On Monday, India’s Foreign Secretary Harsh Vardhan Shringla swiped back at comments made by Pakistani Prime Minister Imran Khan days earlier. He had compared India to a fascist state similar to the Nazi regime in an interview for Germany’s Der Spiegel magazine.
“That is ripe coming from the prime minister of a country that does not recognize the state of Israel, that until now does not acknowledge that the Holocaust took place, that has provided a safe sanctuary for Osama bin Laden,” Shringla said. “It is clearly an attempt to distract international attention and domestic attention from his own problems.”
Shringla was in Berlin for meetings with the German government, including to discuss Germany’s Indo-Pacific strategy.
DW News pressed Shringla three times to confirm or deny reports that China has occupied an extra 300 sq. km. of new territory along the border ever since the skirmishes earlier this year. That’s a conservative estimate according to observers, who believe territory taken to be greater than that.
“It has contributed to deterioration in terms of the ties between our two countries because of the unusual step of China to seek to unilaterally alter the status quo,” Shringla said. “We are concerned that China has taken this step. We are very, very clear that we will stand firm and resolute in our resolve not to allow our territorial integrity or sovereignty to be compromised.”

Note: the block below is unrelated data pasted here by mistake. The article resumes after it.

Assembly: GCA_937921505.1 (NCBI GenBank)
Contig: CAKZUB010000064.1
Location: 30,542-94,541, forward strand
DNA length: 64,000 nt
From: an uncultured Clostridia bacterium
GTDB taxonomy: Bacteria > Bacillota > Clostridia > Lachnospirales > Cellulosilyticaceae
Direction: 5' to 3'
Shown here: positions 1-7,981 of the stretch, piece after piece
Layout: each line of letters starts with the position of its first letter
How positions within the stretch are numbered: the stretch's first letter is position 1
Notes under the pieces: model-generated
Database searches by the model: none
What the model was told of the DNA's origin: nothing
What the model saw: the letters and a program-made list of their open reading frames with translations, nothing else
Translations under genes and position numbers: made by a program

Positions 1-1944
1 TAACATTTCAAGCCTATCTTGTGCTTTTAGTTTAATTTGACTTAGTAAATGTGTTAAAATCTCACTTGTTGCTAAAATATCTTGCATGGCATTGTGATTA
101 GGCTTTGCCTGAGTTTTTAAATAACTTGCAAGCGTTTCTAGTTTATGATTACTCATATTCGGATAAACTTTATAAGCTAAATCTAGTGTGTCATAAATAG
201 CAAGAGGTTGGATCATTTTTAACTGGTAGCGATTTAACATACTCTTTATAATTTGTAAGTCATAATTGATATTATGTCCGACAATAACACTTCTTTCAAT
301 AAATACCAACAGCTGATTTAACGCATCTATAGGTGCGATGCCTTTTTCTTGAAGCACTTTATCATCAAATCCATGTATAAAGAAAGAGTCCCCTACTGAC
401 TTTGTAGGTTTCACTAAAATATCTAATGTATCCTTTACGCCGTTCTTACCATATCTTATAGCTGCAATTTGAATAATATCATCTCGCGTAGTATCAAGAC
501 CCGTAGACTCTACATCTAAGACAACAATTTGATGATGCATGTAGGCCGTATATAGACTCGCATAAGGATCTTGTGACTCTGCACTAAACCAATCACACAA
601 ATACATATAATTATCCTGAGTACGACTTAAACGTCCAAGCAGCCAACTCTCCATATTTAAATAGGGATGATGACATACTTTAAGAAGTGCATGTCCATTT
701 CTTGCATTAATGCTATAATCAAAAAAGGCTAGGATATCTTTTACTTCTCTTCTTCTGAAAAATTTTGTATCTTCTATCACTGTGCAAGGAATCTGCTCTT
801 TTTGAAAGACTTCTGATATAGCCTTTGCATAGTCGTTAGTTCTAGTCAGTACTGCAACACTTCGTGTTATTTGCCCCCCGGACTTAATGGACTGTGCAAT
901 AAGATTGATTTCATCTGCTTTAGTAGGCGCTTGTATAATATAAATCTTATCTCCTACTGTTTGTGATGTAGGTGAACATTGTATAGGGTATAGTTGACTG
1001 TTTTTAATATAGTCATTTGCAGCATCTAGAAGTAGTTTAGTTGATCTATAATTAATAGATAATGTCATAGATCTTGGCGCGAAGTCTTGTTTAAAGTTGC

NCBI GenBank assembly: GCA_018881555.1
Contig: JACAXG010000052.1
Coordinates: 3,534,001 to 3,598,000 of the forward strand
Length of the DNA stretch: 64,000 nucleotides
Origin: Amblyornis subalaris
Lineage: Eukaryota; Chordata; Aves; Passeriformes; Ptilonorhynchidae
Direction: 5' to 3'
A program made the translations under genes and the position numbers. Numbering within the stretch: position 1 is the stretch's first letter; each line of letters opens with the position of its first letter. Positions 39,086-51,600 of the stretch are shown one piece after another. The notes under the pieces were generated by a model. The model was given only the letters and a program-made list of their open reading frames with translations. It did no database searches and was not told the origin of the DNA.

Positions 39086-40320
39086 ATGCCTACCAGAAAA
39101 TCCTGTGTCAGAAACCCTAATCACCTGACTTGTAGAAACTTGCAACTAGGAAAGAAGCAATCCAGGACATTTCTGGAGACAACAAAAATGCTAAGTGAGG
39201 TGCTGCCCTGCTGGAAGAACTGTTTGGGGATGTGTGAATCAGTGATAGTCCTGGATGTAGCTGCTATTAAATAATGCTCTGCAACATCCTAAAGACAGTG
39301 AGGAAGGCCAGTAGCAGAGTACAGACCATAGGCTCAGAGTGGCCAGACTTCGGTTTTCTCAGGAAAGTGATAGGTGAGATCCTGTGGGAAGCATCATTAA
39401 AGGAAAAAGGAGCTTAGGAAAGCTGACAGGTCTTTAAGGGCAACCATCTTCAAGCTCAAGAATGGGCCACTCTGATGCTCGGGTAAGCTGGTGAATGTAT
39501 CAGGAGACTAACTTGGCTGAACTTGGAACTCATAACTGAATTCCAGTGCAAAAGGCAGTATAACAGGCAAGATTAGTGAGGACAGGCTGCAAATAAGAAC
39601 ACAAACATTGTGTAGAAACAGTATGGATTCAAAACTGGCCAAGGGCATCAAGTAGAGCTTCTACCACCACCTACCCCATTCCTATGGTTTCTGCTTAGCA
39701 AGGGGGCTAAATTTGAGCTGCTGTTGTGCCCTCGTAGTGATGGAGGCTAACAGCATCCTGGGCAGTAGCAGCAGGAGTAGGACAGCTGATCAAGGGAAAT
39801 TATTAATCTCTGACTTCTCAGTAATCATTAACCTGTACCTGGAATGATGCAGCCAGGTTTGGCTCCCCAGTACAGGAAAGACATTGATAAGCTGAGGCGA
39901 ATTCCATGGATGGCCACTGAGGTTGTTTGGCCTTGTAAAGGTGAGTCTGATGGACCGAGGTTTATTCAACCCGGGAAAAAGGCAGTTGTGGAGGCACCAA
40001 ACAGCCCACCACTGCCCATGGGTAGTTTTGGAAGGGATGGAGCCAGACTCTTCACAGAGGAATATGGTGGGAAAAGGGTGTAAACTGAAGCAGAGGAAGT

He went on to add, “We have not allowed any of this to take place. Our troops have stood resolute.” The Indian Ministry of External Affairs has not commented on the Chinese acquisition of territory along the border, as reported by Bloomberg and other outlets.
On the US election, Shringla remarked that “Prime Minister Modi’s relationship with President Trump has been special… But you have to remember that Prime Minister Modi’s relationship with President Obama was also very special.” The secretary underscored that the relationship between the US and India will not change, regardless of who wins the election. Congressional support for strong relations is bipartisan, he said.
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